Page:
You are here: HomeFeatures › Challenging The Subtleties Of Systemic Injustice

Challenging the subtleties of systemic injustice

Challenging the subtleties of systemic injustice

Challenging the subtleties of systemic injustice

7 July 2017

The status of women officers as recorded historically in the Disposition of Forces is a symbol of the systemic injustice that the Australia One Gender Equity Plan is seeking to address moving into the future.

By Anne Halliday

For many in The Salvation Army, the reality of gender inequity can be hard to identify with.

All too often its subtle existence makes it hard to see, and what can be perceived as its "insignificant" nature can influence a person's willingness to deal with it.

After her marriage in 2007, Major Lyn Edge, now the Australia Eastern Territory Assistant Secretary for Program, decided to confront what she believes was a “symbol of subtle systemic injustice” in The Salvation Army - the territory's Disposition of Forces (Dispo) handbook.

Over the next six years she emailed the Territorial Secretary for Personnel, asking for a review of the way married women were represented in the Dispo, the official listing of officers and appointments.

Her request was twofold – firstly, when there is a joint appointment, could the couple be listed alphabetically, rather than the traditional form of listing the male first? And secondly, in the Dispo index, could a married female officer be given their own individual listing.

“My name was listed with a directive to ‘see Terry Grey’ (her husband), which I felt was a little offensive,” she says. “It was about being recognised in my own right. The Dispo is just a symbol, but an important one.”

In 2013, her request was granted by then-Territoral Secretary for Personnel, Lieut-Colonel David Godkin. Around the same time, the Australia Eastern Territory began commissioning married couples alphabetically.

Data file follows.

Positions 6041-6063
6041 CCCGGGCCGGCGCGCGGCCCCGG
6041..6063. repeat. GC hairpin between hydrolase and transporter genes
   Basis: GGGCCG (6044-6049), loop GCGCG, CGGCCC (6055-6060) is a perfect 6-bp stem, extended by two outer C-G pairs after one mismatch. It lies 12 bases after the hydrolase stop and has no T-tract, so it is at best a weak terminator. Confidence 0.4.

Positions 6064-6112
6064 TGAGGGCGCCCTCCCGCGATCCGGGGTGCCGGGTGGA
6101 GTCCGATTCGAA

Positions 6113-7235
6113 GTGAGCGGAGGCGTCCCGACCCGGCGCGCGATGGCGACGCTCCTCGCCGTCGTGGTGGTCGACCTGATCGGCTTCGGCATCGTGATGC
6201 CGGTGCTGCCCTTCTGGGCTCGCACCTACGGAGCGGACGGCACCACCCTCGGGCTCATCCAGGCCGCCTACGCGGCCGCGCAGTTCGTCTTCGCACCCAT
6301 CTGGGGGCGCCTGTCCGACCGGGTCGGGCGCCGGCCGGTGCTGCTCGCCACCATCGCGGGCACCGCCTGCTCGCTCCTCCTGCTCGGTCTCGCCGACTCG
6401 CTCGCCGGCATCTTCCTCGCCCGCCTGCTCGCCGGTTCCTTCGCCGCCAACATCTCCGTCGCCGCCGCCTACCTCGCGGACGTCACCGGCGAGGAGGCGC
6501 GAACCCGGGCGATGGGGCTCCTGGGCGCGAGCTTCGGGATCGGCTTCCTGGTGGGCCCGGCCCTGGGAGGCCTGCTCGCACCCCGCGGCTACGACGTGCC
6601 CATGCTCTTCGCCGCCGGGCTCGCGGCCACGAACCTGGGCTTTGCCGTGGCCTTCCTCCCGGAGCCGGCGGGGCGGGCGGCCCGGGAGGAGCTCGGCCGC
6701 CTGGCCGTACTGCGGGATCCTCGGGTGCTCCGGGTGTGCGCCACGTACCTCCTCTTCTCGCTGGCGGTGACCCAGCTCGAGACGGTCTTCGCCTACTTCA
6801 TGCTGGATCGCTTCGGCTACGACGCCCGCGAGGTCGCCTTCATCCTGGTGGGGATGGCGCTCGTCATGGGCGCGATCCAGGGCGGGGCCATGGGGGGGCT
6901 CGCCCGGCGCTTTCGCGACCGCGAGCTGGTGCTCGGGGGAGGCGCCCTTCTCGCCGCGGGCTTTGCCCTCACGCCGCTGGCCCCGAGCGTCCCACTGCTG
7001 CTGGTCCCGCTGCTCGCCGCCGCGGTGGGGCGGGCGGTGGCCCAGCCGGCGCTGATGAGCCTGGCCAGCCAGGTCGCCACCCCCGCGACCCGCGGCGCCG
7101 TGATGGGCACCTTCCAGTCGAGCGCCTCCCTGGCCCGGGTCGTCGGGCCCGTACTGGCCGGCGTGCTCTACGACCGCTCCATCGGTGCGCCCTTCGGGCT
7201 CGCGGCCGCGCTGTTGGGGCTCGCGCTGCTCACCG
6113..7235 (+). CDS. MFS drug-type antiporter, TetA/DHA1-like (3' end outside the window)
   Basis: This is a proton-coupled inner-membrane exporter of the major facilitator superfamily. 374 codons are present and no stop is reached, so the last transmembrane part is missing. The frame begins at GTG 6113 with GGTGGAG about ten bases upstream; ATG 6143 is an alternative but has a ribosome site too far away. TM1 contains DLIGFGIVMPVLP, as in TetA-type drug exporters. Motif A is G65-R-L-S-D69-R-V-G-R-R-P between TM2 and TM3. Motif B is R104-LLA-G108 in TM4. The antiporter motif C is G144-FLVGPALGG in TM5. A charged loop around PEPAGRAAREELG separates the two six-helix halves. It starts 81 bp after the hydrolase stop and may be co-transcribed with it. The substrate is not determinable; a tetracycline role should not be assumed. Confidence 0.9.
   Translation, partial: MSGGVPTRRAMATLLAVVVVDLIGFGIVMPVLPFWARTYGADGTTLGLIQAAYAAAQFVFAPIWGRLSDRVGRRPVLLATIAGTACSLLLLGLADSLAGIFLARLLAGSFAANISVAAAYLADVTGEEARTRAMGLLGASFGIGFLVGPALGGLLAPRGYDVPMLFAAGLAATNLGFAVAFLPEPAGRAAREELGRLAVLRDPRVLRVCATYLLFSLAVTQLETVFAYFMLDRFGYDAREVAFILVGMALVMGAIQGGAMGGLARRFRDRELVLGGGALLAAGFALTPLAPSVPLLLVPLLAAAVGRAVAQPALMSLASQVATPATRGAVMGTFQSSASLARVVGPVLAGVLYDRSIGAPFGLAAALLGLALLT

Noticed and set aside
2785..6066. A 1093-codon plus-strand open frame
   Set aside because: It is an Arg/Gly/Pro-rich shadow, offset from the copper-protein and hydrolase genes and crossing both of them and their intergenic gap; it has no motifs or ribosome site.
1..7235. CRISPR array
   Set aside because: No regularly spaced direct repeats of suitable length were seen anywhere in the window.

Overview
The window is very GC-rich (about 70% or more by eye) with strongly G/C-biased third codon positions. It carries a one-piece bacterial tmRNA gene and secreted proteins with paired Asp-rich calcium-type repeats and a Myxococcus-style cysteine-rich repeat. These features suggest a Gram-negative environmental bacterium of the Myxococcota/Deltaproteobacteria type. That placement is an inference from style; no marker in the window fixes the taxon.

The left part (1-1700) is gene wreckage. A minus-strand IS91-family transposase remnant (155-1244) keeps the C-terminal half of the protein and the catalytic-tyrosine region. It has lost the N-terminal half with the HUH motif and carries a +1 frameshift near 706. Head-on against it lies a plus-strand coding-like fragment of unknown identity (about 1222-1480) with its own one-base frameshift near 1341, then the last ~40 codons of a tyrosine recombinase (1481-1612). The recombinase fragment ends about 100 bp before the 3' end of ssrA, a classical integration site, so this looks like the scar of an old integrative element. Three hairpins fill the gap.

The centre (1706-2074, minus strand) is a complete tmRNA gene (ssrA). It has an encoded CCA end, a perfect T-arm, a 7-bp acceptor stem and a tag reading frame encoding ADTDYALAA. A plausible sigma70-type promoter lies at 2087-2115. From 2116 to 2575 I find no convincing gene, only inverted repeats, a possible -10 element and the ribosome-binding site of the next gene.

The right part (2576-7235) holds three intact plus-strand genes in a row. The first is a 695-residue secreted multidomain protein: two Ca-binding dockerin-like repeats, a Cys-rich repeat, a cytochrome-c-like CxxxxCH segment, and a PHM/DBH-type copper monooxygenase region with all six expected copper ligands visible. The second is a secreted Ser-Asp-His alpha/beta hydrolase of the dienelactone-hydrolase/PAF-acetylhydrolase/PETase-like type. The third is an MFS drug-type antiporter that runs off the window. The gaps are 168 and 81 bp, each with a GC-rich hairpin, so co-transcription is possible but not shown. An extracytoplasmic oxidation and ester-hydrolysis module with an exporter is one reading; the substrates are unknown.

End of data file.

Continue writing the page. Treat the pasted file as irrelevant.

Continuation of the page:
“Margo Dennis’ book In Her Own Right looks at the status of women officers historically,” adds Major Edge. She noted that when the Army started in Australia, married women officers were not mentioned in the Dispo at all. The minute you married, you dropped out of this official listing of officers. By 1976, women were included with the title Mrs but not her rank. It was 1995 when female officers were listed with their ranks, but even then they were always listed after their husbands."

“It’s a symbol of the subtle systemic injustice which sees women as subservient to men. If we really believe in a theology of gender equity then we should challenge any culture, practice or structure which does not respect and esteem women as equals to men.”


No comments yet - be the first.

Leave a Comment

- Will not be published

Email me follow-up comments

Note: Your comment requires approval before being published.

Default avatarWould you like to add a personal image? Visit to get your own free gravatar, a globally-recognized avatar. Once setup, your personal image will be attached every time you comment.